State Tax Burden
More taxing than you might think. SALT in the wound?
April 10, 2008
by Blake Christian, CPA/MBT
Since federal corporate income tax rates are generally over four times higher than state income tax rates, tax advisors generally spend the majority of their planning and compliance time focused on reducing their federal tax burden. Too often, state income and franchise taxes are afterthoughts, particularly at compliance time.
The state and local tax (SALT) burdens can be fairly significant for taxpayers, particularly when adding in the sales tax, property taxes, city and county licenses and other fees and taxes. Since many of these taxes and fees are imposed without reference to a taxpayer's net income (or applied to a larger tax base), the combined SALT effective rates for certain states can average two thirds of the federal effective rate — and the trend in SALT tax rates continues to rise.
Large, publicly-traded companies will generally have a SALT Manager or similar position focused on these important tax issues; however, smaller companies seldom have resources devoted to SALT issues. Therefore, shifting a percentage of your planning and compliance hours to a company's SALT issues can make a significant impact on lowering your company's effective tax rates and increasing your cash flow and earnings per share.
It is fairly common for a taxpayer to have a higher state tax base than they do for federal purposes. This is due to more aggressive federal depreciation rates, expensing provisions, income exclusions and Net Operating Loss (NOL) provisions. Furthermore, because of state budget issues, it is fairly common for states to delay adoptions of federal tax breaks, but quickly adopt federal taxable income increases. Therefore, there is a certain "marginal rate creep" inherent in many state tax systems.
Many city, county income or license fees are tied to gross receipts, payroll or employee headcount; therefore, the effective SALT rates can be very high for companies with lower net margins.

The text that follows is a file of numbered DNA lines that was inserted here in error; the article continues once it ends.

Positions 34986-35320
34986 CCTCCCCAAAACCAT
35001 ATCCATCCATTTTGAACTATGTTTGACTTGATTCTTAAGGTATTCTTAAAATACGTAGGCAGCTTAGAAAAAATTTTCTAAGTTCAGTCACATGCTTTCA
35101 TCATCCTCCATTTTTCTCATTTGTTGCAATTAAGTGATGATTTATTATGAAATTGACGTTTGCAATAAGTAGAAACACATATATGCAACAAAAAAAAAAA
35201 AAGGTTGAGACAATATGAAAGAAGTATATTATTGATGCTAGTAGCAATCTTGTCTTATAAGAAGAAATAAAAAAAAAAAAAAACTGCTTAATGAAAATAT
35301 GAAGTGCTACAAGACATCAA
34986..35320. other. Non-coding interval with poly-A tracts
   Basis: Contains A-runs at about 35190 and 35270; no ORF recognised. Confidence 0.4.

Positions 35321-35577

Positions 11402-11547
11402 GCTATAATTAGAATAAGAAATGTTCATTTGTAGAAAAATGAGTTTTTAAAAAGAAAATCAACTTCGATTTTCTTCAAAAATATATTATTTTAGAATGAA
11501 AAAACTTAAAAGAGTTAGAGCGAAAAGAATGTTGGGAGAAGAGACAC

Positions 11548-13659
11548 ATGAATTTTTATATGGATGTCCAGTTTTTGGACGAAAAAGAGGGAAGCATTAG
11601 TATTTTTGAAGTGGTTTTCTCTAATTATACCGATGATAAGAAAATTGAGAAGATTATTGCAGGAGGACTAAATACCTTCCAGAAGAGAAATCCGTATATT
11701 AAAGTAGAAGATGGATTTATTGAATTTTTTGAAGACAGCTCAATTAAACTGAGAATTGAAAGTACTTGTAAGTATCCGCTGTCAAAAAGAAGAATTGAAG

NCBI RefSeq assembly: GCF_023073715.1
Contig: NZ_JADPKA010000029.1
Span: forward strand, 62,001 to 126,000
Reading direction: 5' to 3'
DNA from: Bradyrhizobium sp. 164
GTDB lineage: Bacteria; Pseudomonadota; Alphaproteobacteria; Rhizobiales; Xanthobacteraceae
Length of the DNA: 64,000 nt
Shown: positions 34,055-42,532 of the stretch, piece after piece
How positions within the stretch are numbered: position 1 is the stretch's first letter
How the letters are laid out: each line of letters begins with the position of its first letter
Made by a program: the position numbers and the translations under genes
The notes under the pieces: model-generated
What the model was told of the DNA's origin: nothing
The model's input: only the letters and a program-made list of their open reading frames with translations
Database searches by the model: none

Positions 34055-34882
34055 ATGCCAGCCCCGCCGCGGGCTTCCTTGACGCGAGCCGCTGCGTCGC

In a 2005 study conducted by University of Southern California professor, Charles W. Swenson: "Effective Tax Rates For The States: 1991–2002," Swenson quantified that the average U.S. company's combined SALT burden increased from 18.16 percent in 1991 to 25.43 percent in 2002. The 2002 range of effective combined SALT rates ranged from a low of 7.89 percent in South Dakota to a high of 39.4 percent in Michigan.
Swenson's study further broke down the combined SALT burden by type of tax and leading the way was property taxes (37% combined state and local), corporate income tax at 30 percent, Occupation and Business Licenses at 19 percent and the balance a variety of other fees. Note: The aforementioned components are not marginal or effective rates, but the allocable percentages making up the combined SALT burden.
The lowest effective corporate income tax rates in 2002 were found in tax-exempt Nevada, Texas and Washington State. The highest effective tax rates were found in California (10.13%), Delaware (10.29 percent), West Virginia (13.0%), Michigan (17.01%) and a whopping 22.10 percent in New Hampshire.
In December of 2007, Supply Side Economics gurus Arthur Laffer and Stephen Moore released their annual state rankings of Economic Competitiveness based on 16 economic policy variables, including taxes, regulations, workforce, legal system, education, infrastructure, etc. As expected, there is a clear correlation between lower marginal rate states, competitive rankings and population patterns.
In the Laffer study, among the Top 10 rated states included: Utah, Arizona, South Dakota, Wyoming, Tennessee, Virginia, Colorado, Idaho and Texas. The bottom 10 rankings went to the following states: Vermont, New York, Rhode Island, Ohio, Kentucky, Hawaii, Maine, New Jersey, Illinois and California — most with higher than average overall SALT burdens.
The Laffer report concludes that absent changes in certain state's underlying tax structure, these states will continue to have lower than average business creation/retention and lower population growth rates.
Enough of the bad news. Virtually every state in the country has some form of state tax breaks in the form of income exclusions, sales tax exemptions, hiring and/or equipment tax credits, property tax breaks, training grants, "Tax Holidays," etc. These specialized tax benefits are rarely factored into state rate/competitiveness studies since these incentives are seldom available to every industry or in all geographic regions within a state.
While some of these special benefits are available to all industries and to all regions in a given state, in the majority of cases, the tax breaks are directed to only selected regions or industries within a given state.
Therefore, as a result of statutory complexities, lack of state promotion of these benefits and/or lack of taxpayer attention, many of these tax incentives are completely overlooked or grossly understated.